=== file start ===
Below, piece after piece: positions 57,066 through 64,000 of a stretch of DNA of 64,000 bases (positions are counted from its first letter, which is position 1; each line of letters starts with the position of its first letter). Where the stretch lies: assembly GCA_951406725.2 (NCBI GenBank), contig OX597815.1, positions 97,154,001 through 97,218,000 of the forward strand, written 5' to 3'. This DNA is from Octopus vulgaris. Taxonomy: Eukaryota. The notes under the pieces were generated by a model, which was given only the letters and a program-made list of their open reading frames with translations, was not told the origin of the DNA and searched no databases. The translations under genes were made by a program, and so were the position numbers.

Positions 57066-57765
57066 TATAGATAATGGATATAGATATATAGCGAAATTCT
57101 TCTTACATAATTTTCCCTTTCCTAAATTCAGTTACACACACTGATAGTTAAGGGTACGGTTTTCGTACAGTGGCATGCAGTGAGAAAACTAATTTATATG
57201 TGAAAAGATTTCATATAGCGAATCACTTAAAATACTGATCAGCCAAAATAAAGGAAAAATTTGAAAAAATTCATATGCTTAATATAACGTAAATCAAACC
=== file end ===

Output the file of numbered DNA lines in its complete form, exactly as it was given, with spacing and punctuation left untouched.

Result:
Below, piece after piece: positions 57,066 through 64,000 of a stretch of DNA of 64,000 bases (positions are counted from its first letter, which is position 1; each line of letters starts with the position of its first letter). Where the stretch lies: assembly GCA_951406725.2 (NCBI GenBank), contig OX597815.1, positions 97,154,001 through 97,218,000 of the forward strand, written 5' to 3'. This DNA is from Octopus vulgaris. Taxonomy: Eukaryota. The notes under the pieces were generated by a model, which was given only the letters and a program-made list of their open reading frames with translations, was not told the origin of the DNA and searched no databases. The translations under genes were made by a program, and so were the position numbers.

Positions 57066-57765
57066 TATAGATAATGGATATAGATATATAGCGAAATTCT
57101 TCTTACATAATTTTCCCTTTCCTAAATTCAGTTACACACACTGATAGTTAAGGGTACGGTTTTCGTACAGTGGCATGCAGTGAGAAAACTAATTTATATG
57201 TGAAAAGATTTCATATAGCGAATCACTTAAAATACTGATCAGCCAAAATAAAGGAAAAATTTGAAAAAATTCATATGCTTAATATAACGTAAATCAAACC